Architecture sets a new standard in this building where timber slats form rhythmic waves and the innumerable qualities of wood as a construction material is explored and then re-explored.
Timber in liquid motion drapes the administrative headquarters of the wood-building company Damiani Holz & Ko SpA in Bressanone, Italy. Designed by Sandy Attia and Matteo Scagnol of Modus architects, the wavy wooden exterior of the structure makes it a landmark in the light industrial zone of Bressanone. Say the architects, “The project is the result of an invited competition that called for the refurbishing of, and addition to the administrative and logistical headquarters.
The competition brief outlined the need for a structure that embodied not only the company’s activity but also the company’s philosophy. As a result, the addition uses multiple construction systems in wood and showcases the use of ‘raw’, industry-grade wood as a finished material in many different forms.”
Describing the building as a ‘compact wooden monolith resting upon a black concrete base,’ it speaks not only for the company’s expertise in developing custom-made wood construction solutions but also its philosophy which embraces environmentally conscientious products and techniques which won the project a dual Climate House certification (Nature and Work & Life).
One glance at the undulated façade, and there is no doubt in the observer’s mind that the five-storey building is made entirely out of wood. Save for the reinforced concrete base on which it rests and a few protruding apertures framed in steel, wood in its varied stages and forms, is the dominant material palette.
The transparency and lightness of the glazed surfaces etching the concrete ground floor, completely contrasts the wooden monolith composed of a timber brisesoleil atop it. The composition of ‘light’ and ‘heavy’ outlines a delicate balance and as the architects point out, ‘the inherent dependency between the concrete base and the wooden building is played-out in the technical and tactile symbiosis of concrete and wood.’
The external wavy façade is composed of series of irregular, jagged wooden slats forming a wave like pattern, which flirts with the sunlight in the daytime, creating an interesting banter of light and shadows, and transforms the solid wood into a dynamic element.
Ushering one inside are two entrances – one for the visitors from the street side and another lower entry located close to the production facilities for the employees.
The lower floor which houses the reception and design and engineering offices is an extended dialogue between wood, glass and concrete as prime surface textures.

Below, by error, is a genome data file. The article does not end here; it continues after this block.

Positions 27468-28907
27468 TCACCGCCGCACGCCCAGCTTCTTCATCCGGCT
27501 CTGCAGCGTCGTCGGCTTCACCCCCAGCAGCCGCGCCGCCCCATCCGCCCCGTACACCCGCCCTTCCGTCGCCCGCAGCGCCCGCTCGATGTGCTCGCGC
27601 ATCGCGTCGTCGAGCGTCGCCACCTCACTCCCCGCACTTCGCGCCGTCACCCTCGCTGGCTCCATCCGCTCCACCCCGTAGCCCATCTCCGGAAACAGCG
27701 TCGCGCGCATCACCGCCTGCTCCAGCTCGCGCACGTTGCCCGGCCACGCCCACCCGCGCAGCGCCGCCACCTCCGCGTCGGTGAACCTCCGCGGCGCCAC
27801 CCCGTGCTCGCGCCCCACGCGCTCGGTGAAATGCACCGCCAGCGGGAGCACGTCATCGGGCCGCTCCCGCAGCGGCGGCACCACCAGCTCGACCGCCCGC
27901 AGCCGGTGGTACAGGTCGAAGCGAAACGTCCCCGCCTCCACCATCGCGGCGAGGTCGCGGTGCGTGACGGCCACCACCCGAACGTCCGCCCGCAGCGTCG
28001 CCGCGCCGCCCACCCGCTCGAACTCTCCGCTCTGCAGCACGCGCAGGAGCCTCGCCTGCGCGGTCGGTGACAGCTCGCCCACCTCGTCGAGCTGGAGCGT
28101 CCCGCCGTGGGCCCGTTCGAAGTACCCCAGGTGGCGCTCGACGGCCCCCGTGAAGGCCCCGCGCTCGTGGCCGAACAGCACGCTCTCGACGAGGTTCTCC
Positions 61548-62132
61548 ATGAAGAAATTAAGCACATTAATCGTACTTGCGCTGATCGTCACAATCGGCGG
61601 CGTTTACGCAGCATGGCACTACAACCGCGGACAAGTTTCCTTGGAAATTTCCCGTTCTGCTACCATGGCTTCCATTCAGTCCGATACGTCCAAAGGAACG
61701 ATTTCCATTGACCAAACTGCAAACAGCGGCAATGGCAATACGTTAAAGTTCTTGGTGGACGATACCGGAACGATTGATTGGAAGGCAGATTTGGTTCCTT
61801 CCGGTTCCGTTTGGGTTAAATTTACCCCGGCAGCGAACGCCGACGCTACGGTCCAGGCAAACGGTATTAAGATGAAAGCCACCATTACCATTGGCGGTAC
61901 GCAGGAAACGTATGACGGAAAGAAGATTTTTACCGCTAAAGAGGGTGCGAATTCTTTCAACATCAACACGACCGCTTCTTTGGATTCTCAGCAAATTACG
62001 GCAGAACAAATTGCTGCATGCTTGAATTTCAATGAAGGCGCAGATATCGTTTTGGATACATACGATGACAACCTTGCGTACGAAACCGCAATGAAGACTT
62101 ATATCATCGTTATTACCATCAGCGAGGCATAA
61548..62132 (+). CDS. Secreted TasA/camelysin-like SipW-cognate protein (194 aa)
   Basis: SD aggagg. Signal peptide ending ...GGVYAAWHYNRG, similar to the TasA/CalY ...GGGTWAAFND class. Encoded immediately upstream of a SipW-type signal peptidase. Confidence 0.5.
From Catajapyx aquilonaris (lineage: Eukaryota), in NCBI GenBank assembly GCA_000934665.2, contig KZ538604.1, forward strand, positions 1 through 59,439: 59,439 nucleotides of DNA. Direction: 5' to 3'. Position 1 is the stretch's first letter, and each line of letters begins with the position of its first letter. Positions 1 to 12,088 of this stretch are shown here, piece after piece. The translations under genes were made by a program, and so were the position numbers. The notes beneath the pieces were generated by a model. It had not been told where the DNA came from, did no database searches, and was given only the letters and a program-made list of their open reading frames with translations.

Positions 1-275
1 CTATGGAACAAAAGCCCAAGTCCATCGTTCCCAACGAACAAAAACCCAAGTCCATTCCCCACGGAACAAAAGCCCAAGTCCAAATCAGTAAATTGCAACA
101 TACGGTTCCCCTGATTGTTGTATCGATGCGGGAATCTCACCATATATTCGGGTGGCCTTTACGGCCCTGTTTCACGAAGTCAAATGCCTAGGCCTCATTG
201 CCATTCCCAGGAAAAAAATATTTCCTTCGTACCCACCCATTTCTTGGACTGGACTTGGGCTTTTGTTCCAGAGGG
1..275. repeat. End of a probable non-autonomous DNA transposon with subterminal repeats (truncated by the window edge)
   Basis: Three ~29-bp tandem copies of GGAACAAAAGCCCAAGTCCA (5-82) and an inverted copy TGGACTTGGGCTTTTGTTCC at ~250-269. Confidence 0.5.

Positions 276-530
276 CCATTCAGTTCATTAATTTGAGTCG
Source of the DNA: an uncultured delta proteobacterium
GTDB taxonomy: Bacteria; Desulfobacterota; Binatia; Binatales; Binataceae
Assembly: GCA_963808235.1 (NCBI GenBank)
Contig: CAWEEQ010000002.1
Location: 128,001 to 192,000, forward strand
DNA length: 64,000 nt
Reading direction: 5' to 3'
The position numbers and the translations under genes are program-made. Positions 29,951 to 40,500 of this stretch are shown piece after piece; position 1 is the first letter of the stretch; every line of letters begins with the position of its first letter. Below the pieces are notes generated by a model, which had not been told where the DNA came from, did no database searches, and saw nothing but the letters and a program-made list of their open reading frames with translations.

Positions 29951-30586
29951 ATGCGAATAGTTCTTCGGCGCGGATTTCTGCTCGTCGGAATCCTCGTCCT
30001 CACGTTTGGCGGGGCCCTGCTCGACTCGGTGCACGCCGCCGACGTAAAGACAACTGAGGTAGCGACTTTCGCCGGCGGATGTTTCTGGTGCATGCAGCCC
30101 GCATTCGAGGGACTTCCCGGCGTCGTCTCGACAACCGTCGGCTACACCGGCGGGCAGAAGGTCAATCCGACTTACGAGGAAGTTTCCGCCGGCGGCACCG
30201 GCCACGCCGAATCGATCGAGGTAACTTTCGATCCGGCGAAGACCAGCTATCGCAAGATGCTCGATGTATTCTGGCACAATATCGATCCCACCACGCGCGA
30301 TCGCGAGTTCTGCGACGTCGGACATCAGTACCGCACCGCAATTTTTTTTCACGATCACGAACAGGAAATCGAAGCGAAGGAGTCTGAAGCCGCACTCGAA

The new cube connects with the existing old building through a glass pavilion serving as an informal meeting point for the employees at the ground level and a walkway on the first floor that houses the design and managers’ office.
Administrative spaces and a small meeting room occupy the second floor, while the conference room and company bar are on the third level. The last floor is thought-out as a multifunctional open-space for conferences, workshops and an exhibition hall.
When asked about the construction details, explain Sandy Attia and Matteo Scagnol, “the wooden structure is comprised of two load-bearing wall systems: a perimeter which is light-frame construction and two cross-laminated timber structural cores that rise from the concrete base to the wooden roof.”
The staircase and elevators, also made of wood, take us to the different levels – spaces crafted in a unique style but bound in unison by the white plywood panels as perimeter walls.
On the ground floor if it is the ceiling composed of cross-laminated plywood panels designed with concentric circular cut-outs that captivate you, then on the first floor the continuous wave-like motion of the ceiling created with vertical wooden slats of varying heights leaves you spell bound.
The second and third floor take on more playful notes, deviating from the formal and elegant style to be replaced by a casual and homely symphony of ‘wood art’. Conceived as ‘caisson’ using wooden beams to decompose the entire ceiling into a series of squares and rectangles varying in sizes.
The second floor is distinct from the last level where the open spaces and conference rooms are sheltered with coffers and a honeycomb rather than the regular ridge beams and joists ceilings for the sloping roof.
The unique floor designs reflect the company’s vast technical capabilities or as the architects say, “ we have showcased not only the versatility of wood engineering, but also the very malleability of wood itself.”
Architects Sandy Attia and Matteo Scagnol inverted the scales when they converted the constraint of using wood as the dominant material, into an elegant element that reflected not just the potentials of the company’s engineering capabilities but also the beauty and unfound possibilities of wood in the right artists’ hands. Thus, in this case, a block of wood, in the nimble fingers of a craftsman was converted into a beautiful piece of art.
Text By K Parvathy Menon Photographs Courtesy Günther Wett